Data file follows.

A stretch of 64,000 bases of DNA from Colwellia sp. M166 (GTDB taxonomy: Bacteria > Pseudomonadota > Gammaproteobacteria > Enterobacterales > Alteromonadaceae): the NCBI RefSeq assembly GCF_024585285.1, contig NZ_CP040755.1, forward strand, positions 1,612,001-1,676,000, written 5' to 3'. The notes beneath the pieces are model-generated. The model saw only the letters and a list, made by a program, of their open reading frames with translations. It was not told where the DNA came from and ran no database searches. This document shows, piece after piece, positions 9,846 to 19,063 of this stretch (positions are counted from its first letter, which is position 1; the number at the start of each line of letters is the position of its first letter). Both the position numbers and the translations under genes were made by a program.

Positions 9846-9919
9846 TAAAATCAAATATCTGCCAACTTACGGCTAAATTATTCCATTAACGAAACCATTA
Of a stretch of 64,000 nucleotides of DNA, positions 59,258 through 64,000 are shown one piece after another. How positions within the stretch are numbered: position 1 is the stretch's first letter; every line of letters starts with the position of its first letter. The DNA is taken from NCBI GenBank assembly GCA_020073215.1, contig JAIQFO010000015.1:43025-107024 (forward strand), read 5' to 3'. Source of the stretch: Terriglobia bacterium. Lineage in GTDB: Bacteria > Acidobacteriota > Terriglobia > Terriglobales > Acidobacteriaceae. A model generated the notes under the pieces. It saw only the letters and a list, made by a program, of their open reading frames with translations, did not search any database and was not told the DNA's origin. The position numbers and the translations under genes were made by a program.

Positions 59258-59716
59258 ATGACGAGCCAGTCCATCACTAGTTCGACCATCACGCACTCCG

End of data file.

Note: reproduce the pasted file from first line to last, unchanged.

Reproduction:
A stretch of 64,000 bases of DNA from Colwellia sp. M166 (GTDB taxonomy: Bacteria > Pseudomonadota > Gammaproteobacteria > Enterobacterales > Alteromonadaceae): the NCBI RefSeq assembly GCF_024585285.1, contig NZ_CP040755.1, forward strand, positions 1,612,001-1,676,000, written 5' to 3'. The notes beneath the pieces are model-generated. The model saw only the letters and a list, made by a program, of their open reading frames with translations. It was not told where the DNA came from and ran no database searches. This document shows, piece after piece, positions 9,846 to 19,063 of this stretch (positions are counted from its first letter, which is position 1; the number at the start of each line of letters is the position of its first letter). Both the position numbers and the translations under genes were made by a program.

Positions 9846-9919
9846 TAAAATCAAATATCTGCCAACTTACGGCTAAATTATTCCATTAACGAAACCATTA
Of a stretch of 64,000 nucleotides of DNA, positions 59,258 through 64,000 are shown one piece after another. How positions within the stretch are numbered: position 1 is the stretch's first letter; every line of letters starts with the position of its first letter. The DNA is taken from NCBI GenBank assembly GCA_020073215.1, contig JAIQFO010000015.1:43025-107024 (forward strand), read 5' to 3'. Source of the stretch: Terriglobia bacterium. Lineage in GTDB: Bacteria > Acidobacteriota > Terriglobia > Terriglobales > Acidobacteriaceae. A model generated the notes under the pieces. It saw only the letters and a list, made by a program, of their open reading frames with translations, did not search any database and was not told the DNA's origin. The position numbers and the translations under genes were made by a program.

Positions 59258-59716
59258 ATGACGAGCCAGTCCATCACTAGTTCGACCATCACGCACTCCG